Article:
Kabul: The Special Operations Corps said in a statement on Wednesday that Camp Morehead of the US troops in the Special Operations Corps’ garrison in Kabul’s Rishkhor area has handed over to the Afghan commandos.
The Camp, established in 2007, was used by foreign forces to train and advise the commandos. This is the third international force camp to be handed over to Afghan forces since the withdrawal of troops began formally on May 1.
Earlier, US forces in Helmand and German forces in Balkh handed over bases to Afghan forces. Now, the US military’s withdrawal from Afghanistan is almost 12 percent finished, Pentagon press secretary John Kirby said on Tuesday, however, he hid the numbers left on ground, stating that the hidden figures are meant to protect troops from possible Taliban attack as the United States wraps up its longest-running conflict.
“US Central Command has expressed a concern about the release of personnel figures specifically given that we have to assume, and we are still assuming, that this drawdown could be opposed by the Taliban,” Kirby said. The Taliban had warned the US of violent consequences for allegedly violating the Doha agreement by extending the deadline to September 11 and not fully withdrawing by May 1. Since then, the war-ravaged country has seen a lot of violence too on the ground.
Since May 1, US forces in Afghanistan have shipped approximately 104 C-17 loads of equipment out of the country, turned over more than 1,800 pieces of equipment to the Defense Logistics Agency to destroy, and officially handed over one facility to the Afghan National Army, the US Central Command said in a statement on Tuesday.
Roughly 3,500 U.S. troops were in Afghanistan as of January, but force numbers may temporarily swell as several hundred Army Rangers were sent to the country last week to help with the drawdown.
Even as the retrograde continues, the US is still seeking a diplomatic peace in Afghanistan. Kirby said the Defense Department is committed to working with State Department personnel even as the withdrawal continues. “We still support, and want to see, a political end of this war and to see that the Taliban and the Afghan government work this out,” he said.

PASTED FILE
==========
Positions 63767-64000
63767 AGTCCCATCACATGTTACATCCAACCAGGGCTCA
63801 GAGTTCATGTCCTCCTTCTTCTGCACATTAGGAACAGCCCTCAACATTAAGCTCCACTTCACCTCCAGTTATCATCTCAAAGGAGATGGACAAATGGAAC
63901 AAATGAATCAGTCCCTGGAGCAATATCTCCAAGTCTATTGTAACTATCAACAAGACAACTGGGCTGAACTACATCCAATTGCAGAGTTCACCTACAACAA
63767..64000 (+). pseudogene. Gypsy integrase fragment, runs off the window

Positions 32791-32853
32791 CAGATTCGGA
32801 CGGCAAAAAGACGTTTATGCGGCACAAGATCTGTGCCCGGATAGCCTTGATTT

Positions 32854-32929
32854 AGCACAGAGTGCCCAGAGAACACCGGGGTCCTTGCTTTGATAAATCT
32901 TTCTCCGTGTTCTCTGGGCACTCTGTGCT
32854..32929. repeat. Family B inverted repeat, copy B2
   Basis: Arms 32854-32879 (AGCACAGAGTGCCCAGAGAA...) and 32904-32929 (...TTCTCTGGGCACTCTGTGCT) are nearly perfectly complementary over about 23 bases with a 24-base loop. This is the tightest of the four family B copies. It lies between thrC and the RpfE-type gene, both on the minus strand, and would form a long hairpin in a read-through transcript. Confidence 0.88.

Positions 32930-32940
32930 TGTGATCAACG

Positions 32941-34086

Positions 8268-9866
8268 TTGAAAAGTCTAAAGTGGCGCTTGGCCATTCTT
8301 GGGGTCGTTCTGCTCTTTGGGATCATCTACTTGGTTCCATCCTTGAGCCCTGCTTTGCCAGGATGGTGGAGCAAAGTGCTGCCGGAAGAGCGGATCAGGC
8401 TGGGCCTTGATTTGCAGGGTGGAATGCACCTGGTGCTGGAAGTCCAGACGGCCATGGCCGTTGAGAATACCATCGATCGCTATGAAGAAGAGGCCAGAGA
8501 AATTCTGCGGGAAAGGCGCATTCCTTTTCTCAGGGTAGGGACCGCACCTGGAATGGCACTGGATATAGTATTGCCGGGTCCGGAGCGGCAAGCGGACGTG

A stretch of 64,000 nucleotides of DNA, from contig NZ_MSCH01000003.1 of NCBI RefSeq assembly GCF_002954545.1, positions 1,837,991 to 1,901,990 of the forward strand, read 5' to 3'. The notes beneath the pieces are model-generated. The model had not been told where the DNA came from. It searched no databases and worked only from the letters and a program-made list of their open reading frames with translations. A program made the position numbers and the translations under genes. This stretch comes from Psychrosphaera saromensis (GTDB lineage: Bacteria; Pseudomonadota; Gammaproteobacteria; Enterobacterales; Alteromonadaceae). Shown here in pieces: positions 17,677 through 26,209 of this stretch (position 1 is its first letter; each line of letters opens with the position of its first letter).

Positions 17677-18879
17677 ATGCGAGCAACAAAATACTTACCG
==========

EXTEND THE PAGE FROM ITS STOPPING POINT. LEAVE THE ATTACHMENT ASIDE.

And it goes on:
Even though international forces are withdrawing from the country, the US has stated that they will maintain an over the horizon capacity to help and support the Afghan forces. However, on Tuesday, Pakistan ruled out the possibility of again providing its military bases to the United States for future counterterrorism operations in Afghanistan.
Foreign Minister Shah Mehmood Qureshi told reporters in Islamabad, that his government has adopted a policy that allows it to become “only partners in peace” and not join any future US war.
“We do not intend to allow boots on the ground and no US bases are being transferred to Pakistan,” Qureshi said.
Qureshi also stated that Pakistan has also been consistently using its leverage over the Taliban, who have been waging a deadly insurgency against the US-backed Afghan government, to encourage them to stop their violent campaign and negotiate a political settlement with Afghan rivals.
The foreign minister said “we feel” the Taliban’s engagement in the Afghan peace process would bring and enhance the “international respectability and recognition” that the group required.
“If they want to be acceptable, if they want delisting to take place, if they want recognition then engagement, giving up violence and looking for a political solution is in their political interest,” he said.
Pakistani military bases and ground and air lines of communication played a vital role in facilitating and sustaining the US-led military invasion of Afghanistan 20 years ago.
Pakistan has long retaken control of its bases, though its airspace and land routes are still being used to ferry nonlethal military supplies for international forces across the Afghan border and facilitating the ongoing US troop drawdown process.